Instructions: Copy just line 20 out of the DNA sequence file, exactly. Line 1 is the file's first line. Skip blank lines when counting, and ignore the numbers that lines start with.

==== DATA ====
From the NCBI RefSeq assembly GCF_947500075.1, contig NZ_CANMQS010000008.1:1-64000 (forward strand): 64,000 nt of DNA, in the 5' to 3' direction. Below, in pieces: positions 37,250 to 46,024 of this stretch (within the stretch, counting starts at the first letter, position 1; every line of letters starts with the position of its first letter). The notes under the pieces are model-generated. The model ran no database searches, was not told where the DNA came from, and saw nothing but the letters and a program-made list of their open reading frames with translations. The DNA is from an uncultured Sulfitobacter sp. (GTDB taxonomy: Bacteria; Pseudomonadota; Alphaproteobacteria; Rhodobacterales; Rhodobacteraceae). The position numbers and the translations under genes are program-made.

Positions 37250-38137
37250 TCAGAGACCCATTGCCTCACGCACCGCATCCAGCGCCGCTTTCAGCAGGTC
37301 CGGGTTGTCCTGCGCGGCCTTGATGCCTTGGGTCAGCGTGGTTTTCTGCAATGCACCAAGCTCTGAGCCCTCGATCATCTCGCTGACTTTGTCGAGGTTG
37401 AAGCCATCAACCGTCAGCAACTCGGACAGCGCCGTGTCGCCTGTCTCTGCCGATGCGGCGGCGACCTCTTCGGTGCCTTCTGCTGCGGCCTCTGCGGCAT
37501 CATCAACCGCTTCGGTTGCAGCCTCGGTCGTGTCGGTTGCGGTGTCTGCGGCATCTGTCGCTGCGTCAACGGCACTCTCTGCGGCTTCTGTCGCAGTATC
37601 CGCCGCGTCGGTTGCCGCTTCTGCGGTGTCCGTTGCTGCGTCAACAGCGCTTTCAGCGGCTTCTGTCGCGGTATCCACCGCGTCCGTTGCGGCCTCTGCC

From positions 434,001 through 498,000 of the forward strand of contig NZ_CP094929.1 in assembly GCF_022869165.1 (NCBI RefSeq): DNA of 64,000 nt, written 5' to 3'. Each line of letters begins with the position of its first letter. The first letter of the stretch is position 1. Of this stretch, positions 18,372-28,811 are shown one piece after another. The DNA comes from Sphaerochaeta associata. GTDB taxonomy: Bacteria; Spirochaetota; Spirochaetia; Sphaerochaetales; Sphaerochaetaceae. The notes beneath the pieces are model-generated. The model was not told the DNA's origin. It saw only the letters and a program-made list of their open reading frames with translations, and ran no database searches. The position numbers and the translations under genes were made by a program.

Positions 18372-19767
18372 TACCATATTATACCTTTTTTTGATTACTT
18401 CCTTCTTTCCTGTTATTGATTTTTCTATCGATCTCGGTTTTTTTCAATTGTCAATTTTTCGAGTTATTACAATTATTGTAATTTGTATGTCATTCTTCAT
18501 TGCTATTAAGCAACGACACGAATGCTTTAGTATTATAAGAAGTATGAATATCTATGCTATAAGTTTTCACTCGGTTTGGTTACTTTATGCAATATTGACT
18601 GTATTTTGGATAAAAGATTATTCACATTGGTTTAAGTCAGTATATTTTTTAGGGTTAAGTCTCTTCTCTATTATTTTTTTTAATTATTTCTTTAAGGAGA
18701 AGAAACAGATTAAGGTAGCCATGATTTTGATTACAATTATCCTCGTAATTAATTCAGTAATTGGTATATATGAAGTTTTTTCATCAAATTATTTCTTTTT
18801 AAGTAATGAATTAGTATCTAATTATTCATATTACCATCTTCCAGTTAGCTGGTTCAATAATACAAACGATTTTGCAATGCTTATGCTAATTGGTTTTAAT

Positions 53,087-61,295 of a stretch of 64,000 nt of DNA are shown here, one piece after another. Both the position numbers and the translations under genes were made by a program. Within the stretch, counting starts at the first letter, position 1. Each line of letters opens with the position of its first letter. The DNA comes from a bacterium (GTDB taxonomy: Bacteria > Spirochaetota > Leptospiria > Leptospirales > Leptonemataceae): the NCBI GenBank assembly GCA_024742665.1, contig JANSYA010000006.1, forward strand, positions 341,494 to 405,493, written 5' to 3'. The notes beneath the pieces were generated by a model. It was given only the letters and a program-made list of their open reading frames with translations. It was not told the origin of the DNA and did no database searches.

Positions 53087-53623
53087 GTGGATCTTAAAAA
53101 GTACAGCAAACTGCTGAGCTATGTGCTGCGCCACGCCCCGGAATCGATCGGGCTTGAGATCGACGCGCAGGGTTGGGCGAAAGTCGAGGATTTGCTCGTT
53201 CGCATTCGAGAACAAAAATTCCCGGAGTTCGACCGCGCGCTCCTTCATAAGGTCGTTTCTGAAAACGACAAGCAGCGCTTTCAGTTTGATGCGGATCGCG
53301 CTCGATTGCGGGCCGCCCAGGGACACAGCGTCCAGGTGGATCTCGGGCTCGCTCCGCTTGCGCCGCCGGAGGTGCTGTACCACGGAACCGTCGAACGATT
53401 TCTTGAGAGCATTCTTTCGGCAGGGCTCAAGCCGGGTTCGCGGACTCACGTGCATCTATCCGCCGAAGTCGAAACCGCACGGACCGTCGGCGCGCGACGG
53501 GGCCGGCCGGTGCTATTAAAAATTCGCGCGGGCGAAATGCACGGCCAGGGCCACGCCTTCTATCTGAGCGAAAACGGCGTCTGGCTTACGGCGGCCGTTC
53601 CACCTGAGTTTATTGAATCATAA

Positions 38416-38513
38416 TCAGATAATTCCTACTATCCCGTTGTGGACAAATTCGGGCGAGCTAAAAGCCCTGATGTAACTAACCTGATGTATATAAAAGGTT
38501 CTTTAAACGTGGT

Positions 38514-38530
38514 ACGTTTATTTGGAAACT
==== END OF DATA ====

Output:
53201 CGCATTCGAGAACAAAAATTCCCGGAGTTCGACCGCGCGCTCCTTCATAAGGTCGTTTCTGAAAACGACAAGCAGCGCTTTCAGTTTGATGCGGATCGCG